Author Topic: Can I (legally) avoid GILTI by moving business to US but still LIVE in the UK?  (Read 554 times)

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Offline londonbos

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I'm the director of UK limited company and I'm getting hit HARD by GILTI. I'm not sure I can even afford to keep my business open.

By chance (or luck?) I have a US client who currently pays me through UK corporation but of course could easily pay me instead into my US account if I wanted.

So with that in mind, would I be able to simplify my US tax liability and avoid all this GILTI drama by ‘moving’ my business to the US and earning US dollars — so effectively dissolve my UK company and have my US client start paying into my US bank account? I would still live in the UK, but my main income would be paid in $ in the US and I would just use a credit card or draw money now and again. I may still earn a bit here in the UK as a freelancer, but it would be nominal.

So I guess my question is --- is there any US tax rule that says I have to be living in the US to earn monies there as a self-employed person or business? I'm thinking I would have the same tax status/liability as a digital nomad?

Anyone here do something similar?

(As for my UK liability, I've already discussed this with my UK accountant and there are ways around this)
« Last Edit: April 26, 2018, 12:36:04 AM by londonbos »

Online jimbocz

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I don't know if this will interest you, but here's a thread I found on UK contractor about the tax situation for Americans who run limited companies as IT contractors:

https://forums.contractoruk.com/accounting-legal/122786-us-citizen-contracting-uk.html

Your question was not addressed if I remember correctly, but there might be some nuggets of good info there.

Offline dd852

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My accountant’s advice was essentially to run my company at a loss - I.e. pay out in salary any anticipated profit and simply suck up the salary tax exposure in the uk to avoid the double whammy of glti. I am probably oversimplifying and maybe even misunderstanding but the essence was avoid GLTI. The other option, which won’t necessarily work depending on the value of your company now and it’s structure, is to apply to treat the company as a discarded entity, i.e. have everything flow through directly to your personal US tax return. Again, not for the faint hearted. And not to be done on the basis of a post by an amateur!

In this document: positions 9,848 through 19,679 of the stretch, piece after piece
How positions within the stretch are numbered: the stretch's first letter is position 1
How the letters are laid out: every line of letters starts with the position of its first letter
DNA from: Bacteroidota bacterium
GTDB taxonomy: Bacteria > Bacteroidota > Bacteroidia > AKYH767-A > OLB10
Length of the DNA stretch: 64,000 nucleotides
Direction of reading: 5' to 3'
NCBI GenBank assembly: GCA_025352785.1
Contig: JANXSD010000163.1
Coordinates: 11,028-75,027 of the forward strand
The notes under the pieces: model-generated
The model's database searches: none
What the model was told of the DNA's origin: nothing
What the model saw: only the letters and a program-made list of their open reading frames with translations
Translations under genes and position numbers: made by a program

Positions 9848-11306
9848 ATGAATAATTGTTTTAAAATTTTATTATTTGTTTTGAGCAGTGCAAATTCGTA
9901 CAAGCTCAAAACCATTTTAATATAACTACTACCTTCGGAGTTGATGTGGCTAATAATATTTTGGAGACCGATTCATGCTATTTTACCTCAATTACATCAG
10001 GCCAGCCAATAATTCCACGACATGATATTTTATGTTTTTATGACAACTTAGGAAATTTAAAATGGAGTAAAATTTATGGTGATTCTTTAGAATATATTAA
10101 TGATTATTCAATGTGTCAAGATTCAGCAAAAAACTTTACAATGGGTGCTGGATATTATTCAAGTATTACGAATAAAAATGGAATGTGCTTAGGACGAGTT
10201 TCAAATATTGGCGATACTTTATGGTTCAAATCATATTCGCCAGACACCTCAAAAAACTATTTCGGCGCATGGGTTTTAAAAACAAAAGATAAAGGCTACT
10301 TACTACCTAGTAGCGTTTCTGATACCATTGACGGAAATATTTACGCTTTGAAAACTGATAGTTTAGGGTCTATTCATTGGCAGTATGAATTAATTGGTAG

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Offline theOAP

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Evidently, the Transition Tax is being discussed by the US Senate's Finance Committee.

"Groups representing American expatriate taxpayers in the offshore community stepped up their lobbying efforts earlier this week, as the US Senate’s Finance Committee prepared on Tuesday to hear testimony on the controversial Tax Cuts & Jobs Act (TCJA), which took effect on 1 January.

Much of the 2½ hours of testimony..... focused on what the legislation’s critics argued was its provision of tax cuts and disproportionate incentives to wealthy individuals and companies, such as makers of patented drugs, at the expense of the less-well-off and smaller businesses."

.........
"The Transition Tax has been heavily criticised for the damage critics say it inflicts on Americans who own stakes of as little as 10% in overseas businesses, by requiring them to pay the tax on any “un-repatriated foreign earnings”, which has been set at 15.5% on cash and 8% on other assets."

http://www.internationalinvestment.net/products/as-us-expat-groups-lobby-washington-lawmakers-debate-trump-tax-bill/

Whether GILTI is being discussed specifically is unclear. The article does contain a video link to the proceedings. Sadly, one cannot run a business on talk alone.

Offline AncestrySpouse

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I don't know the specifics about GILTI, but I ended up switching from having a UK Limited company to being a sole trader at the beginning of 2018. The US compliance requirements turned out to be a confusing, expensive mess for a small time freelancer like me, and had I received better advice when I moved here I never would've set up a Ltd. If your Limited Company is just you, it might be worth looking into being a sole trader.

Offline londonbos

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Thanks all for the helpful advice and links! It is looking more and more likely that I’ll have to dissolve the UK company, this has turned into one huge rabbit hole.

I have another question for those of you who are directors of your UK LTD compan - When you file your US taxes, do you file based on your UK Ltd company year end or based on the US calendar year (Jan-Dec)? I was told by my accounting firm that my taxes have been wrongly filed (for the last 5 years!) Apparently, my previous accountant had filed my returns based on my UK company year end which the new accountant says she believes is wrong as it should be the US calendar year.